Gunwale Replacement


WCHA 8049
Hi All,

I'd be much obliged to anyone who is willing to share their experiences and or knowledge on obtaining gunwales for replacement on an OT wood and canvas canoe. Specifically I'm looking to replace the outer ones. Is it best to go through Old Town/An Old Town Dealer? Better to get straight ones and bend them yourself? Do they come ready to bend and install or is there any sanding etc. to be done? How do you pros do it? I couldnt find anything like this in the archives, hope I'm not a redundant question-asker!! Thanks to any and all who reply!!!

Hi Zach,

I'd argue for either milling them completely yourself or for getting straight wales, already rabbeted, from OT or similar and bending them yourself. There has been discussion of this issue in previous posts here, but those posts are gone. The short of it is that ordering pre-bent replacements can be a frustrating experience. Some OT models have changed, others simply no longer exist; gunwale bending forms and other old items have in some cases been destroyed long ago. Thus, pre-bent parts may require significant amounts of coaxing into place. Surely it is often as easy to set up a jig and steaming device, and you'll likely get what you're after with less headache. Many people can give excellent jig and steaming advice if you need it.

Pros and cons of starting from lumber vs. buying pre-milled stock? Depending upon where you live, finding sufficient lengths of quality raw material can be problematic. If you find it, all you need are a few tools and the ability to make long accurate cuts with tablesaw and/or shaper. OT (or other) straight milled stock will speed up the process, but you'll likely want to clean up the rabbet, modify the shape of the outer and top edges, and taper the ends in height and width. This can be as simple, though, as spending a little quality time with block and bullnose planes.

Went to a local window millwork shop for my S4S mahogany. I bought correctly sized, but not tapered, 18ft mahogany for a very reasonable price. I routed out the proper inner dimensions prior to steaming. Using a PVC pipe as a steam cabinet, I connected the the PVC pipe to a lobster pot with radiator hose, and boiled water in the lobster pot on the backyard grill. The PVC pipe was $4 buck, the radiator hose was $5 bucks, and the lobster pot was $1.25 from a second hand store. Using clamps and a extra pair of hands I bent the outer gunwales on the canoe. For really serious rise, you may want to consider building a form to prebend the gunwales.
Thanks Mike that's definetly valuable info. I was asking because I had gone ahead and ordered some straight stock from OT through Gander Mountain (not sure if you have those in florida or not). Anyway even though it was a special order we didnt have have to pay up front which was nice but I'm pretty sure they werent supposed to do it that way. Well they came in and we went to look at them and they didnt look very close to what was previously on there. My dad is an engineer and pretty handy and he thinks they sent the inside rails and didnt see any way to make them work. I didn't really know what to expect though as far as how much milling and shaping I'd have to do myself. I guess when I think about it, it would make sense for them to send a pretty rough shape so people are able to make them fit a variety of canoes. Is it possible we could be mistaking the outer ones for the inner ones :confused: Thanks again for the reply.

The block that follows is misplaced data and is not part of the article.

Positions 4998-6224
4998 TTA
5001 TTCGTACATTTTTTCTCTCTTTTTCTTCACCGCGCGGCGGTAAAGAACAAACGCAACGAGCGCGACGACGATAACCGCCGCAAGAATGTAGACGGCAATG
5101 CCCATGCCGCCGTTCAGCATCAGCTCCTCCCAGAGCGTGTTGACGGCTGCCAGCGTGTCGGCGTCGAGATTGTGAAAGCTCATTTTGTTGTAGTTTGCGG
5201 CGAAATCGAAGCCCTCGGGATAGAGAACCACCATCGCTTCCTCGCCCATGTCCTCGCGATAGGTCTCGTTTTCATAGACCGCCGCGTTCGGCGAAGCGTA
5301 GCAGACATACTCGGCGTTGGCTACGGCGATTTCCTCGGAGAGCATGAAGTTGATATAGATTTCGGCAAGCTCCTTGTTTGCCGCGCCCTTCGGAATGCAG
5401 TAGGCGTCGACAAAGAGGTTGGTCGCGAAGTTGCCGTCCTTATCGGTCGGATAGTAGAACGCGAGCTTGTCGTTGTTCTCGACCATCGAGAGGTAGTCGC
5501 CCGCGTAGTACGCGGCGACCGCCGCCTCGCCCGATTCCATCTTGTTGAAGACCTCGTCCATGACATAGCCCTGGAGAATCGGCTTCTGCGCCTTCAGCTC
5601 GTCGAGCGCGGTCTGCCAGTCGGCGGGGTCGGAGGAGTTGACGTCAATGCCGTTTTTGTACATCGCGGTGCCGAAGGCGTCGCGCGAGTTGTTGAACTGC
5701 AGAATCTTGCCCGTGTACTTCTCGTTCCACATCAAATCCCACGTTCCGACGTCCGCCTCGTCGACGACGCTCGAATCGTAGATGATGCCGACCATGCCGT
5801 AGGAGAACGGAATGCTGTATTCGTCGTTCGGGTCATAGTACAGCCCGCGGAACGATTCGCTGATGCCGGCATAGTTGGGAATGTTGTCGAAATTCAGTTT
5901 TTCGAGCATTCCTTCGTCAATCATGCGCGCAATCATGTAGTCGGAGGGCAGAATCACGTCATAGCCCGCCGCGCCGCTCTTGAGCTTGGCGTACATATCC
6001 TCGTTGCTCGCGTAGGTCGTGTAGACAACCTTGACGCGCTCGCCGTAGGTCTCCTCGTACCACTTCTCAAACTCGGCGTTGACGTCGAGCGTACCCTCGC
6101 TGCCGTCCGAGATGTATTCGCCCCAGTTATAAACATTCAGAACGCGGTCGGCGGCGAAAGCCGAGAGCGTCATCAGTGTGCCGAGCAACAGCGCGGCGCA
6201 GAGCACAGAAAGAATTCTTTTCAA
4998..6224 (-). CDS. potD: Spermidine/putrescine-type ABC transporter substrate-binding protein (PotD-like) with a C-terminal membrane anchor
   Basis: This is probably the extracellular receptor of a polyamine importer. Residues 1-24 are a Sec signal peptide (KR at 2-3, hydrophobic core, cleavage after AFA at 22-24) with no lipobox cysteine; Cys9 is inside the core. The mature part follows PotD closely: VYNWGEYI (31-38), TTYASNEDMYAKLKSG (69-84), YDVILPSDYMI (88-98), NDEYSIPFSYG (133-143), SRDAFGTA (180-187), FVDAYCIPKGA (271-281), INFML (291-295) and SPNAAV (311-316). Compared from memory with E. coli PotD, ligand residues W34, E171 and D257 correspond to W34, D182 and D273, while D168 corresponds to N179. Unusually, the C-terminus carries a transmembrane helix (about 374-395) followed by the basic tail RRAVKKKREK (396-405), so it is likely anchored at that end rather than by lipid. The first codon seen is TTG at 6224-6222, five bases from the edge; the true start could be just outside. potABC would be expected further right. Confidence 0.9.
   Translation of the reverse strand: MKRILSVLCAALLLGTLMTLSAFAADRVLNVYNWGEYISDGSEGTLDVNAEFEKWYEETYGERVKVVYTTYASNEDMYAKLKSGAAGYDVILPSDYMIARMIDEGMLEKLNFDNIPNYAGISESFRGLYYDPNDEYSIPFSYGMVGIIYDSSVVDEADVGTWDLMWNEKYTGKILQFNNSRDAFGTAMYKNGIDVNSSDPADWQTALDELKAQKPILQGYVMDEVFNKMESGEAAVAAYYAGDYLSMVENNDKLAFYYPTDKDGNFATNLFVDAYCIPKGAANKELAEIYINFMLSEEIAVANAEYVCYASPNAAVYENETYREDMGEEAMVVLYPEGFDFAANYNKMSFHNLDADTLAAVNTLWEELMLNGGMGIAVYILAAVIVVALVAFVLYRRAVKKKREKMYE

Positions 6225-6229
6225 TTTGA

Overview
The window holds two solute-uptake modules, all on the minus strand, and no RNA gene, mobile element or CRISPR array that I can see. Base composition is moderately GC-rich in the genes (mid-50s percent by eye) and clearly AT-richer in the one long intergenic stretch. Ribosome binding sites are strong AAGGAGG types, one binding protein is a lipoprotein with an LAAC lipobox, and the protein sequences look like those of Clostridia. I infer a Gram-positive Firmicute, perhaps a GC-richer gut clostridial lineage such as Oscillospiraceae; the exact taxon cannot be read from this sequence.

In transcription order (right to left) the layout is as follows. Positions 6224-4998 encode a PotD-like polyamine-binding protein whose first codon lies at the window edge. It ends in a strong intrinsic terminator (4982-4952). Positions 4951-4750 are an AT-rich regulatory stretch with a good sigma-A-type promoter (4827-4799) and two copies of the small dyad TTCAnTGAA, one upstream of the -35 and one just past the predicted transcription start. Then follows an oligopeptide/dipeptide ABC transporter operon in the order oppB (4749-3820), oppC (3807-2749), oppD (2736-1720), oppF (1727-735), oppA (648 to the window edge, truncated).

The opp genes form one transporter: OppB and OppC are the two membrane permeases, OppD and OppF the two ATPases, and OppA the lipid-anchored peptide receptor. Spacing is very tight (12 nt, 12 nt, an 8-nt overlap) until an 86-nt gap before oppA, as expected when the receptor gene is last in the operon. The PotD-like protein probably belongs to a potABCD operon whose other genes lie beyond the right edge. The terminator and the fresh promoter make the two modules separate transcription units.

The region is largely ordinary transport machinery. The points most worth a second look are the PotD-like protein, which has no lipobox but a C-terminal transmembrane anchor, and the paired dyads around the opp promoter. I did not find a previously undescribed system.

Whoops and thank you also Charvey I started typing my response just before your post so it appeared I was ignoring you - sorry! Yeah i'll be jerry-rigging up a steamer unit (sounds like fun really haha). I think the site should have a craziest-steamer contest.

When I used PVC it started to soften and sag from the heat. I now use heater duct that comes in sections. I can add or subtract for whatever length I'm steaming. Storing it is easy, too.
Best of Luck!!
All sorts of ways to do things.I picked up an aluminium irragation pipe from a farmer over 20 ft long A wooden plug was cut and banged into one end.This is then filled with wales and water a rag stuffed loosely in the open end ,leaned against a picnic table I will soak them for a day or so.A Tiger torch is used to boil the wales.After a few minutes of boiling heat is turned off ,the wales are pulled out one at a time and clamped in place.Never had a problem with this method as it makes the wood very pliable.
Having said all that we rarely ever see canoes that have that sharp rise in the bows like OT and some other American models.(like to find one out here)
I ordered pre-bent outwales from Old Town for my 1929 Guide restoration.

They were shipped to a local REI shop with some plastic canoes so they arrived full length and not scarffed.

I was surprised at how they were bent but have to admit that they went onto the canoe pretty easily. I had to taper the ends of course and I did get a chance to varnish the inside when I was varnishing the canoe.

I don't know that I would have had a clue as to the correct bend to put into them if I had ordered them straight
Steam bending outwales

I instal the outwales starting from the center of the canoe , working back toward the stems . $ store plastic spring clamps will hold it in place as you are fastening it . The outwales will bend without steam as you work but be gentile . For canoes with extreme upswept ends I have a "T" made from pvc pipe which I slide over the outwale end . The tail of the "T" is then hooked up to your steam source . Once steamed bend and instal the outwale end .
Thanks Dave . . . I'm not quite ready to this yet but i'll let you guys know how it goes (with pictures i hope). . . thanks again for the posts